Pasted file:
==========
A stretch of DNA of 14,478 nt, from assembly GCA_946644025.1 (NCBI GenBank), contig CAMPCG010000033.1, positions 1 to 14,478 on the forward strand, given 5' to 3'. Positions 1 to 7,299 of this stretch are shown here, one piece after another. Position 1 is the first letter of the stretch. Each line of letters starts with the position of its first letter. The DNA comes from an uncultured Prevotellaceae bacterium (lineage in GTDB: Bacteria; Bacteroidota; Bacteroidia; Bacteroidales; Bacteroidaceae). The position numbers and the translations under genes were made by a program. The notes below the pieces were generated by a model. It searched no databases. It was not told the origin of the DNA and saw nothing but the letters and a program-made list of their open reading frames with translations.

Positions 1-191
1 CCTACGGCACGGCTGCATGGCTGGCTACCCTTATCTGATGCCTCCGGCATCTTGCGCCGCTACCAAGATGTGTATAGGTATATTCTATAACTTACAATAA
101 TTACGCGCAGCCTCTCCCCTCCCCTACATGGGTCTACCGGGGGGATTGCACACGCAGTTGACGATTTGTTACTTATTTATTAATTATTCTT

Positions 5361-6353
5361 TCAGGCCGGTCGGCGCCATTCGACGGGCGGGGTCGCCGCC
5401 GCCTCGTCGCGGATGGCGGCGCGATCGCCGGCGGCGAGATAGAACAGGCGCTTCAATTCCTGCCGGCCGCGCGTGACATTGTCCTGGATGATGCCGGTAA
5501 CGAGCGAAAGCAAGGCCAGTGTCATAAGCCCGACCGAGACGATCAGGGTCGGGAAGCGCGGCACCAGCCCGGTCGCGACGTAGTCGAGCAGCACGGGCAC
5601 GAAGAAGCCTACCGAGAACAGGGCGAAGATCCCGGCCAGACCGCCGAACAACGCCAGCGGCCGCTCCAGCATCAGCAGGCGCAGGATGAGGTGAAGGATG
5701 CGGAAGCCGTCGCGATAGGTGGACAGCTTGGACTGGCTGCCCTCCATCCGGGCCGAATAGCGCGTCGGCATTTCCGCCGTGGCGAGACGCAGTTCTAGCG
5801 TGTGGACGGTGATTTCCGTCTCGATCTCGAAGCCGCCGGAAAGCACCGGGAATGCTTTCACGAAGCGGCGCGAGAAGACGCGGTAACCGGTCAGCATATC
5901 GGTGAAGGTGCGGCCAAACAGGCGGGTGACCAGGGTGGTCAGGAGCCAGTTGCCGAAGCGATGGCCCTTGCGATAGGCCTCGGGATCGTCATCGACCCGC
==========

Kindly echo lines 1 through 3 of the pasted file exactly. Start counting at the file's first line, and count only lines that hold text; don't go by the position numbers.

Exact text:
A stretch of DNA of 14,478 nt, from assembly GCA_946644025.1 (NCBI GenBank), contig CAMPCG010000033.1, positions 1 to 14,478 on the forward strand, given 5' to 3'. Positions 1 to 7,299 of this stretch are shown here, one piece after another. Position 1 is the first letter of the stretch. Each line of letters starts with the position of its first letter. The DNA comes from an uncultured Prevotellaceae bacterium (lineage in GTDB: Bacteria; Bacteroidota; Bacteroidia; Bacteroidales; Bacteroidaceae). The position numbers and the translations under genes were made by a program. The notes below the pieces were generated by a model. It searched no databases. It was not told the origin of the DNA and saw nothing but the letters and a program-made list of their open reading frames with translations.

Positions 1-191
1 CCTACGGCACGGCTGCATGGCTGGCTACCCTTATCTGATGCCTCCGGCATCTTGCGCCGCTACCAAGATGTGTATAGGTATATTCTATAACTTACAATAA